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1.  Effectiveness of a condensed protocol for disclosing APOE genotype and providing risk education for Alzheimer disease 
Purpose
Brief, effective models of patient genetic education are needed for common, complex diseases. Using Alzheimer disease as a model, we compared participants’ risk knowledge and recall in extended versus condensed education protocols.
Methods
A four-site randomized clinical trial enrolled 280 first-degree relatives of individuals with Alzheimer disease (mean age = 58 years, 71% female); each received lifetime Alzheimer disease risk information (range: 13–74%) that incorporated apolipoprotein E genotype. In the condensed protocol, participants received an educational brochure in place of an in-person education session. Outcomes were assessed at 6 weeks and 6 months following risk disclosure.
Results
The condensed protocol required less clinician time than the extended protocol (mean = 34 min vs. 77 min). The groups did not differ on recall of apolipoprotein E genotype or lifetime risk, and most participants in both groups recalled and retained this information over time. Both groups showed improvement from baseline in Alzheimer disease risk knowledge (e.g., understanding the magnitude of apolipoprotein E genotype effect on risk).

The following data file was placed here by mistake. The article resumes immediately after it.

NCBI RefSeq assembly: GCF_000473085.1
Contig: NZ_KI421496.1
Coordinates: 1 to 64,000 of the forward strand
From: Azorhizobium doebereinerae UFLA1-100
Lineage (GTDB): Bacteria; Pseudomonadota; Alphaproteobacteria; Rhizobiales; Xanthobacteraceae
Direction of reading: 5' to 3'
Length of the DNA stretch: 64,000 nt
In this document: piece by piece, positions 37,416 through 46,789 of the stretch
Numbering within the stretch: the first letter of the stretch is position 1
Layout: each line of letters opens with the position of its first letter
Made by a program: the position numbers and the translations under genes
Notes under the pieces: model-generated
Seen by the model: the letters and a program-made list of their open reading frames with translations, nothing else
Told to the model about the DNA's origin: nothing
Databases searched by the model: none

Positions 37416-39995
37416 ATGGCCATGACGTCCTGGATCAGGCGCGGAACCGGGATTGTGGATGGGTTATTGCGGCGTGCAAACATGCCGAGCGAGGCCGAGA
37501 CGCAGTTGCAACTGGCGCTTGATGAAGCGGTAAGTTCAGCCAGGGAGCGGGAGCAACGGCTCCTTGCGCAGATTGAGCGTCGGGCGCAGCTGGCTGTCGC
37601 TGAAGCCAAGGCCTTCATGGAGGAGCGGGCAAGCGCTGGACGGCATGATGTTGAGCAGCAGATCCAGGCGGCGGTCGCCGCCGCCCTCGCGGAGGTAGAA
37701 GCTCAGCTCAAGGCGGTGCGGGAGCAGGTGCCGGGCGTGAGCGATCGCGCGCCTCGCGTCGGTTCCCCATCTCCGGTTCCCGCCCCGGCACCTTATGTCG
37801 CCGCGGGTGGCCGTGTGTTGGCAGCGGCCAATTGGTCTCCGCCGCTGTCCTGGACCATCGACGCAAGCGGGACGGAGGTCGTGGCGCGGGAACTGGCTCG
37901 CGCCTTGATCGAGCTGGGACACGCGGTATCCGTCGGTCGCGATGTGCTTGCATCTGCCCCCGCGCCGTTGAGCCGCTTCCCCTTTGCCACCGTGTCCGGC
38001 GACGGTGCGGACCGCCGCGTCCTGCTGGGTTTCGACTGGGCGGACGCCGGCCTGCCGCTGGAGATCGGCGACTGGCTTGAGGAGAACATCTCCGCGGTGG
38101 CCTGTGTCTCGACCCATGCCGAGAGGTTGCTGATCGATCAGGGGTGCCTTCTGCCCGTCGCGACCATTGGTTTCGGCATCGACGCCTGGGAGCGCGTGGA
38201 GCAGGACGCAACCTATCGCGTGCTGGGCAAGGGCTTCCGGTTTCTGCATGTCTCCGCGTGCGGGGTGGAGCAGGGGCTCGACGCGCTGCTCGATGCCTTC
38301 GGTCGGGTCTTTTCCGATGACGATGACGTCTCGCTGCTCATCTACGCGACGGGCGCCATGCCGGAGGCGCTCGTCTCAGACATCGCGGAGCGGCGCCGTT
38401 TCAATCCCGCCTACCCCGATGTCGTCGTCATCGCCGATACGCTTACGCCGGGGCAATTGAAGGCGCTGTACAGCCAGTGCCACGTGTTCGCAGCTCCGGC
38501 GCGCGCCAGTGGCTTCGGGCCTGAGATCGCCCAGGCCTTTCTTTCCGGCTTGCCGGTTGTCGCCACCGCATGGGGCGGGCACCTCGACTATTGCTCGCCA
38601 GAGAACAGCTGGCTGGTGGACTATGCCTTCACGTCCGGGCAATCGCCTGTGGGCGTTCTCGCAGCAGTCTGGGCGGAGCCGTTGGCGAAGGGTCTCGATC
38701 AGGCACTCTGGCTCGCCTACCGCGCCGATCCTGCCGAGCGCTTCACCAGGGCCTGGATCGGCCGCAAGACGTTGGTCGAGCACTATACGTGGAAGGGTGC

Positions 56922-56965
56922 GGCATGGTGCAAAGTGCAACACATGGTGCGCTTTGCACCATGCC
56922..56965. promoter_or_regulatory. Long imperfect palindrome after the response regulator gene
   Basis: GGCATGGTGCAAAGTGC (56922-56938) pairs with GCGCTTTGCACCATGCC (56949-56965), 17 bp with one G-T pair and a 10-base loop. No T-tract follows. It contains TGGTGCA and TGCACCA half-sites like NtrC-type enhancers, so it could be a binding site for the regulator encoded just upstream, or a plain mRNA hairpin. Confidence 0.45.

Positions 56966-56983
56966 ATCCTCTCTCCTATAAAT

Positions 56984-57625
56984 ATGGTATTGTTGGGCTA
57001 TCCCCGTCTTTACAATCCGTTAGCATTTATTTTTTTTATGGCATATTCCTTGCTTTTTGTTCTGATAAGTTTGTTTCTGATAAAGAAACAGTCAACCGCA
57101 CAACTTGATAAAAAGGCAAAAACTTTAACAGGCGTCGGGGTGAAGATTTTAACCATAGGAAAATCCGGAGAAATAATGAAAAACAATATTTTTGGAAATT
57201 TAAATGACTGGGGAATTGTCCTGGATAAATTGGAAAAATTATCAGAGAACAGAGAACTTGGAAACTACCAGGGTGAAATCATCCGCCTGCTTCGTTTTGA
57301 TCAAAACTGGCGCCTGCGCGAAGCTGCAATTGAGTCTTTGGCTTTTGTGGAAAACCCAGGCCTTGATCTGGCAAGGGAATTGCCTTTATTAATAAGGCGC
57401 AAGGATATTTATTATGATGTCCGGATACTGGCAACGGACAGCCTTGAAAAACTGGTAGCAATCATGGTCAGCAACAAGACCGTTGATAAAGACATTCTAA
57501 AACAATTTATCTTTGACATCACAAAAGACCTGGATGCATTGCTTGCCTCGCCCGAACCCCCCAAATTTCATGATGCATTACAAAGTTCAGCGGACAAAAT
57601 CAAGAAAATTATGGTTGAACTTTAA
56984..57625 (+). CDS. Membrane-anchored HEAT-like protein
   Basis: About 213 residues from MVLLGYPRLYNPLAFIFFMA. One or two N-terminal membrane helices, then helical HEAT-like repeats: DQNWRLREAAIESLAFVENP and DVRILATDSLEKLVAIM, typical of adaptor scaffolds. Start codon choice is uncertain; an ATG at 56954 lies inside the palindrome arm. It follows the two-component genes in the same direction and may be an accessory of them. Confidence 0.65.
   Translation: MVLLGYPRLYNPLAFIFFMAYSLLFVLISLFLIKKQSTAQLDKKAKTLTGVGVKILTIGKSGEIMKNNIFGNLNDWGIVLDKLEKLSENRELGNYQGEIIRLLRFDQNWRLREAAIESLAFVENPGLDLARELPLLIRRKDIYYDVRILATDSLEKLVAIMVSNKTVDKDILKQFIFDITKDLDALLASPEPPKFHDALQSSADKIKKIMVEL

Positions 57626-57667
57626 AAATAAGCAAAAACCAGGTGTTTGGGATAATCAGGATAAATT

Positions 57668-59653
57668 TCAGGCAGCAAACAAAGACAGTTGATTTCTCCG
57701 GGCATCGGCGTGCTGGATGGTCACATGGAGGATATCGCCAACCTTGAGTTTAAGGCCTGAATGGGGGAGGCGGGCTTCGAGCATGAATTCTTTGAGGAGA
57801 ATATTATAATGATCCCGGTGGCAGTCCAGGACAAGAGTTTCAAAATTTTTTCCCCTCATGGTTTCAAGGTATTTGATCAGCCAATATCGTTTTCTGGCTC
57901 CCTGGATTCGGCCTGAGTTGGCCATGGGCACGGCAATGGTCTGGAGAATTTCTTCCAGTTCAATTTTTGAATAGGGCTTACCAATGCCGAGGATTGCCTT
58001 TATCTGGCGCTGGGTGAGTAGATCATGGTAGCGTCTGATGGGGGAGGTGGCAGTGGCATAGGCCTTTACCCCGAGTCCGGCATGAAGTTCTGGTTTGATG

Conclusion
A condensed protocol for communicating genetic risk for Alzheimer disease achieved similar educational results as an extended protocol in this study. Further research should explore the efficacy of brief genetic education protocols for complex diseases in diverse populations.
doi:10.1038/gim.2012.37
PMCID: PMC3718049  PMID: 22498844
Alzheimer disease; APOE; genetic counseling; health education; risk communication
2.  Disclosing the disclosure: Factors associated with communicating the results of genetic susceptibility testing for Alzheimer’s disease 
Journal of health communication  2009;14(8):768-784.
This study explored the extent to which recipients of genetic susceptibility testing for Alzheimer’s disease (AD) communicated their results to others. It also examined demographic characteristics, along with beliefs about AD, associated with such communication. Participants (N = 271) in a randomized clinical trial involving genetic testing for Apolipoprotein E (APOE) gene variants among first-degree relatives of AD patients reported their communication behaviors 6 weeks after the results disclosure. Information on beliefs about AD and genetic testing was collected at baseline. Eighty-two percent of participants receiving APOE genotype information shared their results with someone. Specifically, 64% shared with family members, 51% with spouse or significant others, 35% with friends, and 12% with health care professionals. Greater AD treatment optimism was associated with communicating results to family (OR=1.43), spouse (OR=1.62), friends (OR =1.81), and health care professionals (OR=2.20). Lower perceived risk (OR=0.98) and higher perceived importance of genetics in the development of AD (OR=1.93) were associated with results communication in general. Lower perceived drawbacks of AD genetic testing was associated with results communication to friends (OR=0.65). Beliefs about AD risks and causes, genetic testing, and development of treatments may partly determine the interpersonal communication patterns of genetic susceptibility test results.